I particularly benefitted from reading about the industry’s early move from the east to Hollywood. The California locals looked down on these intruders and called them “movies.” Brownlow states that it was as hard for a “movie” to join a country club as it was for a Jew or a Negro. This is the sort of information I can integrate into my stories–and I do. Here’s another insight I’ve used: “Thousands of girls poured into the town, pathetically anxious to work in pictures. There were chances for less than one in a hundred. The unlucky girls faced poverty, starvation, and sometimes suicide. They arrived without money or contacts. Their first shock was the discovery that the studios they continually had to visit to seek work were scattered over a fifty-mile radius.”

There is so much information about the early actors that I feature or mention in my series (Mary Pickford, Douglas Fairbanks, Charlie Chaplin, Myrna Loy, Rudolph Valentino, to name a few) but also information about how they made movies in those days: the lighting, cameramen, lab work, directing, and how to get 2000 extras costumed each morning. I learned about the number of cameras used to shoot a scene and why there were at least two, and how informal the job descriptions were. Everyone did whatever they were asked to do in those pre-union days. This helped me describe my main character, Jessie, who, as assistant script girl, often runs errands, works in the office, or fetches props.

For anyone interested in the silent movie era, this is the principle book to read. And a bonus–it’s well written and hard to put down! Used copies are available online and any library can order you one for free.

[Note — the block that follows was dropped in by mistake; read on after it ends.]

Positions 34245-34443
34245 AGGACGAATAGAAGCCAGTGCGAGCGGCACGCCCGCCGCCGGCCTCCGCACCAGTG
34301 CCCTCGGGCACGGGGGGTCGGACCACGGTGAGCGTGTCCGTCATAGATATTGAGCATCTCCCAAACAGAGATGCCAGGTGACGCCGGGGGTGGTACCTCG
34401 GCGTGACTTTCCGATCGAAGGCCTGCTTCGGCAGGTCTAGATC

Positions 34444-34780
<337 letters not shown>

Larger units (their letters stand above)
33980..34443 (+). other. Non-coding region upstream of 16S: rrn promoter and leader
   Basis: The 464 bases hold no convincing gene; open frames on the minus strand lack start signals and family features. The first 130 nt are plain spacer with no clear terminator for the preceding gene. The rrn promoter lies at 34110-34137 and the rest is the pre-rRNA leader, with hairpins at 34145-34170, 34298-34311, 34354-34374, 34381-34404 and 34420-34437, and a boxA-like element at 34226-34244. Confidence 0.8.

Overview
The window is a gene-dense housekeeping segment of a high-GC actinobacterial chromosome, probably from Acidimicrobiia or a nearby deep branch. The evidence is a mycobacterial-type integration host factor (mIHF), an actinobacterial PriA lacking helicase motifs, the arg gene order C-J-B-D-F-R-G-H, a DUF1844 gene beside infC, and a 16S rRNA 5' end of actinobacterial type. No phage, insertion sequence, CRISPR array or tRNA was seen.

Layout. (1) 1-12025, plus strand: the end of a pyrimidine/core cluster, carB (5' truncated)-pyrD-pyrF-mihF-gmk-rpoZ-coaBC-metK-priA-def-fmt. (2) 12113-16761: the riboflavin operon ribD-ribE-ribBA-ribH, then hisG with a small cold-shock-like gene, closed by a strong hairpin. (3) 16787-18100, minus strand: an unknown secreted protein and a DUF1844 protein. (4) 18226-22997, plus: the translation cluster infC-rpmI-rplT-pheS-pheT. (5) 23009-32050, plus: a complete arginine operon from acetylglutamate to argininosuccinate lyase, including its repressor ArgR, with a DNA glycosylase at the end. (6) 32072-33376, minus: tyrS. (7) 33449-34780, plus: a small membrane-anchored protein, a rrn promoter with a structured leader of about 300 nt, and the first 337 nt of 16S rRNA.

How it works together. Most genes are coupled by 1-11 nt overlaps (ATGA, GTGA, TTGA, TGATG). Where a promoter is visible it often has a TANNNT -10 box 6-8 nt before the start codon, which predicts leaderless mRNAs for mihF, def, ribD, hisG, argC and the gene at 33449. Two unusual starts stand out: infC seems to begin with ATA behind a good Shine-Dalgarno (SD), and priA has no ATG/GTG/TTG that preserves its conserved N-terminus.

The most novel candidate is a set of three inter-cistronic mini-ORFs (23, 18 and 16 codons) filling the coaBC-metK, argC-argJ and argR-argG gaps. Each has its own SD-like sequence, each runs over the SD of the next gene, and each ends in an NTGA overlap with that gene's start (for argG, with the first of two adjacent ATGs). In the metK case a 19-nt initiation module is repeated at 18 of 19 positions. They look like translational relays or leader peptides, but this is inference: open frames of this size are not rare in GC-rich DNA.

Published in: on May 29, 2016 at 12:17 pm  Leave a Comment  

The Great Houdini as an author

Coincidentally, the great magician, Harry Houdini, wrote a book that was published in 1924, the year that the mystery I am currently writing takes place. And it pertains directly to my topic: Spiritualism.

41WET3XBKHL._SX305_BO1,204,203,200_Houdini spent most of his adult like debunking Spiritualism, a quasi-religious movement that is based on communication with the dead through mediums. It is, of course, shot through with fakes, then and now. Houdini’s thirty-five-year mission was to “out” the fakes whenever he could. One of the ways he did this was by writing a book, A MAGICIAN AMONG THE SPIRITS.

To my delight, Houdini also describes many of the tricks that he discovered mediums using. I’ve incorporated some of those in my novel, which concerns a young woman who works as a shill for a Spiritualist medium. 

MV5BYTIxY2M2YjgtNjQzOS00ZTI3LWFhYTMtNDAxMDU1MjZkN2NlXkEyXkFqcGdeQXVyMTU3NTAwNDI@._V1_UX182_CR0,0,182,268_AL_Again, coincidentally, there is a new series coming up this week on Fox about Houdini and his friend, Sir Arthur Conan Doyle; the title is “Houdini & Doyle.” They solve mysteries together in England–Houdini being the pragmatist and Doyle being the ardent believer in Spiritualism, which he was. (Poor man, he was totally duped; he also believed the faked photographs of fairies were real.) The premise is accurate–they really were friends but were in complete disagreement about the authenticity of mediums. I can’t wait to see it! 

(And be sure to note what the REAL Houdini and Doyle looked like . . . )

Published in: on April 30, 2016 at 8:49 am  Comments (3)